Among the Indian scholars, D.R. Bhandarkar published some articles on Jain iconography. In one of his articles, he identified and described a sculpture depicting the Aśvāvabodha-tīrtha and Śakunikā-vihāra story associated with the life of Tīrthaṅkara Munisuvrata and also discussed the Jain Samanasaraṇa in another article (1911). In 1914, A.K. Coomaraswamy opened a new line of studies in his 'Notes on Jain Art', wherein he discussed miniature paintings of the Kalpa-sūtra, a cosmographical chart and a canvass paṭa of Pārśvanātha. He described the Jain miniature paintings, Jain Jātakascenes and also the iconography of Tīrthaṅkaras and other Jain deities (Indra, Naigameṣa and others) including the five kalyāṇakas in the life of each Tīrthaṅkaras in his Catalogue of Indian Collections in the Museum of Fine Arts (1924), Boston, volume IV, Jain Painting. His pioneering study of Yakṣas (parts I and II, 1928-31) has been largely helpful in our study of Yakṣas and Yakṣiṇīs in Jain art and architecture. H. Bhattacharyya’s Divinity in Jainism (1925) attempted to interpret the basic conception of the Jinas or the Tīrthaṅkaras and various śāsanadevatās and other categories of deities, constituting the Jain pantheon and defined their reciprocal relations. T.N. Ramachandran was the first scholar to give a systematic account of Jain iconography in his Triuparuttikunram and its Temples (1934). It was B. Bhattacharya who in one of his articles published in 1935 gave for the first time an outline of the scope of work on Jain Iconography by providing lists of different types of Jain deities for whom sādhanas were traced by him in Jain texts.

Brindavan C. Bhattacharya was a pioneering scholar in this field of study and in 1939 he published his book entitled The Jana Iconography. This was the first work of its kind aiming at presenting iconography of various Jain deities with the help of literary as well as archaeological sources. Till today this book is regarded as an outstanding work in this field of researches.

U.P. Shah, with his several researches on Jainism, came out as a great scholar in the field of Jain art and iconography. Although himself a Vaiṣṇava, with his tenacious energy he pursued his studies in Jain art and iconography. His two books Studies in Jain Art (1955) and Jain Rupamandana are most important books in this field. In the second book he not only dealt with the iconographic details of Jain Tīrthaṅkara images and other deities but he also surveyed the different parts of India to document the Jain sculptural specimens.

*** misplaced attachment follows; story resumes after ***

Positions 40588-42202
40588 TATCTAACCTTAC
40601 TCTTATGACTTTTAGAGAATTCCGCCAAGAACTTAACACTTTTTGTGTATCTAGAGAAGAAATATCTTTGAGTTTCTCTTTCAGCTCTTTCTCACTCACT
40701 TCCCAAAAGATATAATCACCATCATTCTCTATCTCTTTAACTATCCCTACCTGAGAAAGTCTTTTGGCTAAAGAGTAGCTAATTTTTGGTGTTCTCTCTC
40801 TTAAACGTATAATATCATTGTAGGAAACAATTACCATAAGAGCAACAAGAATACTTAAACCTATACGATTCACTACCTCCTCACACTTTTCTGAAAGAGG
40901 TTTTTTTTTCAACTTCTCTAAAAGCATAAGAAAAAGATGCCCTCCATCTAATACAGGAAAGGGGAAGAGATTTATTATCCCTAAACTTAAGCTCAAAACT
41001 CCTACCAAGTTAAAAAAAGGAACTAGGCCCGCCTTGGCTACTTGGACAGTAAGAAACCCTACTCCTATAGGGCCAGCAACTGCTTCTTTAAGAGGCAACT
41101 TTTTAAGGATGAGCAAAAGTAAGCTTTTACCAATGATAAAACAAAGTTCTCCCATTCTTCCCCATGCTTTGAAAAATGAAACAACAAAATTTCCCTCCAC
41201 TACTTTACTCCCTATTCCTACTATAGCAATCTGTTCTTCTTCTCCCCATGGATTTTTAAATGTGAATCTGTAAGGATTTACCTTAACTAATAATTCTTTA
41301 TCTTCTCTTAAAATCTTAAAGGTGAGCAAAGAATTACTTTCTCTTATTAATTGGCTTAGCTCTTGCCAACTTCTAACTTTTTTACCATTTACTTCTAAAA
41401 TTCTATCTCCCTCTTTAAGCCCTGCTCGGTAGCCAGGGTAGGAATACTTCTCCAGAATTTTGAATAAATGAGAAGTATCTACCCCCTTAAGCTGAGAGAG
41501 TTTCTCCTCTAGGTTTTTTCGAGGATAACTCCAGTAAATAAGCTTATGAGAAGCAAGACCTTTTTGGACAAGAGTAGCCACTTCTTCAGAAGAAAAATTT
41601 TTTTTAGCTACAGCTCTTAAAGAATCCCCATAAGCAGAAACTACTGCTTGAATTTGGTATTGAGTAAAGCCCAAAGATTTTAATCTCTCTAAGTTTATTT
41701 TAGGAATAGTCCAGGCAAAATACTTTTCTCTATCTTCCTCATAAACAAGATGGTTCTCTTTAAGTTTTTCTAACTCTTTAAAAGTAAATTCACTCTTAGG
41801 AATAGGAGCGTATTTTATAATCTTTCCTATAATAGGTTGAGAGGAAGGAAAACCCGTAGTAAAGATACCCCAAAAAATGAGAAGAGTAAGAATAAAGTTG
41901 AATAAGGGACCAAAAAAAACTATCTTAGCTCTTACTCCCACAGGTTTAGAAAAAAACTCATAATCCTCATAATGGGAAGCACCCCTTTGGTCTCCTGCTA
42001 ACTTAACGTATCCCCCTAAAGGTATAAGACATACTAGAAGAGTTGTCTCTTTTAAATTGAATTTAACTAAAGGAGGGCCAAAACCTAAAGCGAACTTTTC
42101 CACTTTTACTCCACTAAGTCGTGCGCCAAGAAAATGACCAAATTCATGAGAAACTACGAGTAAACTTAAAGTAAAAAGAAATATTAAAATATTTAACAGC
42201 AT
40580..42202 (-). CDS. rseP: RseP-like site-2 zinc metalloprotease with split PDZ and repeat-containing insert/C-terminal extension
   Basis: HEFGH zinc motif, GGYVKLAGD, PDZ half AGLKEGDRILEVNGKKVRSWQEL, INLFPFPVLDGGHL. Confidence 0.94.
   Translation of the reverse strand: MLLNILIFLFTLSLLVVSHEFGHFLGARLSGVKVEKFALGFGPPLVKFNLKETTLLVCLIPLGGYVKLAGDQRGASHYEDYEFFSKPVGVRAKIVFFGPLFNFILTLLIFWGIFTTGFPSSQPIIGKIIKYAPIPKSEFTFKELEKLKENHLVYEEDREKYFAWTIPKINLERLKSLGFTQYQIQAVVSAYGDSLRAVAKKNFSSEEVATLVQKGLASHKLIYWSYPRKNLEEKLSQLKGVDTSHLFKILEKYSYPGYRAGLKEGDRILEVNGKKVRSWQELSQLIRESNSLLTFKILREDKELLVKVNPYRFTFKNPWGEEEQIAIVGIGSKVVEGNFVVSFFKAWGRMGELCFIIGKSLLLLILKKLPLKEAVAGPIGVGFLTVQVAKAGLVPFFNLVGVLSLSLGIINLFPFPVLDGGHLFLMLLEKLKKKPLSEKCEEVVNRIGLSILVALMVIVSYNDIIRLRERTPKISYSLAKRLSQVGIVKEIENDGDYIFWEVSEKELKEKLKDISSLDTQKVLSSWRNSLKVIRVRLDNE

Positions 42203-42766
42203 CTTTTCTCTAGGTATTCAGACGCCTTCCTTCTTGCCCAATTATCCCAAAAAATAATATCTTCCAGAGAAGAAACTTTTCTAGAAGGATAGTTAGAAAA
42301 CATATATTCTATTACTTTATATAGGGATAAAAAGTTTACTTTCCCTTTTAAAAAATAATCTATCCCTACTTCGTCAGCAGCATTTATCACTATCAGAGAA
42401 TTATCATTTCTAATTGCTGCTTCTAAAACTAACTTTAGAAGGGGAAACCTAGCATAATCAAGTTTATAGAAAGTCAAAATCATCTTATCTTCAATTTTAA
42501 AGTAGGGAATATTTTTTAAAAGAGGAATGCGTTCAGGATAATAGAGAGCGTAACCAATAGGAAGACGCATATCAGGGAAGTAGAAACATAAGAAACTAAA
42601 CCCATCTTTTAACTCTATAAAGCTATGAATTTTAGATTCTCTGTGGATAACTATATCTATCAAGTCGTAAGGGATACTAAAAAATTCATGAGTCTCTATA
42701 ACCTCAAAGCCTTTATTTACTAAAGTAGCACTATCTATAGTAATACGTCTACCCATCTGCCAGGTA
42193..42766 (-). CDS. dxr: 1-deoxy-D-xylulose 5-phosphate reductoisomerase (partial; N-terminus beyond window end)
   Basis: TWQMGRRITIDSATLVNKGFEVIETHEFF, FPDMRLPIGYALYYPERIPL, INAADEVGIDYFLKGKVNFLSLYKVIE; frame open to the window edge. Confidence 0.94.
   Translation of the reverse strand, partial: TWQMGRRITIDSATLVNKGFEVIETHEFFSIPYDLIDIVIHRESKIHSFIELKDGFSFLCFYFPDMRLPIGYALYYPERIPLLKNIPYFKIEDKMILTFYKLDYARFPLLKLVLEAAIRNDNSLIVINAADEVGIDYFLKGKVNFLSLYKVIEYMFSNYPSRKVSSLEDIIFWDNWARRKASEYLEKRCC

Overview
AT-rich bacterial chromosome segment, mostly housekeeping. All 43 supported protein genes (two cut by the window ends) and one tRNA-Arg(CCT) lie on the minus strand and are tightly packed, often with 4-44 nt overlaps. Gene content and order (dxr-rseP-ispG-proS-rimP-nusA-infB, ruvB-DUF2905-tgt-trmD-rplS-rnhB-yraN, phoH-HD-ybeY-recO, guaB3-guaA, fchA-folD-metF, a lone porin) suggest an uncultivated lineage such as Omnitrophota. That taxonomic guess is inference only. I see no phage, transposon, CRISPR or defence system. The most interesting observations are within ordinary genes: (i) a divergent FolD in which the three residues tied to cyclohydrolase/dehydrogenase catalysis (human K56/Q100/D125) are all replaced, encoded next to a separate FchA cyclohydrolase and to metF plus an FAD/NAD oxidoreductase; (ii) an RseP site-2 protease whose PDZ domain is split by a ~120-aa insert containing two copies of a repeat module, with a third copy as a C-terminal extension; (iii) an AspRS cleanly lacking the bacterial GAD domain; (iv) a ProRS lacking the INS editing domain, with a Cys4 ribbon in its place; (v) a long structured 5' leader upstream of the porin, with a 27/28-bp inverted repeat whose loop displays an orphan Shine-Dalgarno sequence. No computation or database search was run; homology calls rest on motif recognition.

Iconography of Jain images also formed the basis of works by Benjamin Rowland (1977) and Susan L. Huntington (1985). In 1975, U.P. Shah and M.A. Dhaky edited a book entitled Aspects of Jain Art and Architecture and different articles related to the different aspects of Jain art and architecture was published in this volume. Some specific topics related to the Jain art and iconography was also published in the latter half of 20th century, among these the works of J.P. Sharma (1994), M.N.P. Tiwary (1981, 1983 & 1989), A.K. Bhattacharyya (2010) are noteworthy. S.L. Nagar’s Iconography of Jain Deities (1999), published in two volumes, is another outstanding book of recent times on Jain iconography. J. Maitra wrote a comprehensive article on Jain iconography published in the K. Vatsyayan edited The Cultural Heritage of India (2006). Besides these stupendous works, there are several articles dealing with different aspects of Jain art, iconography and architecture are published by research scholars in different Journals regularly.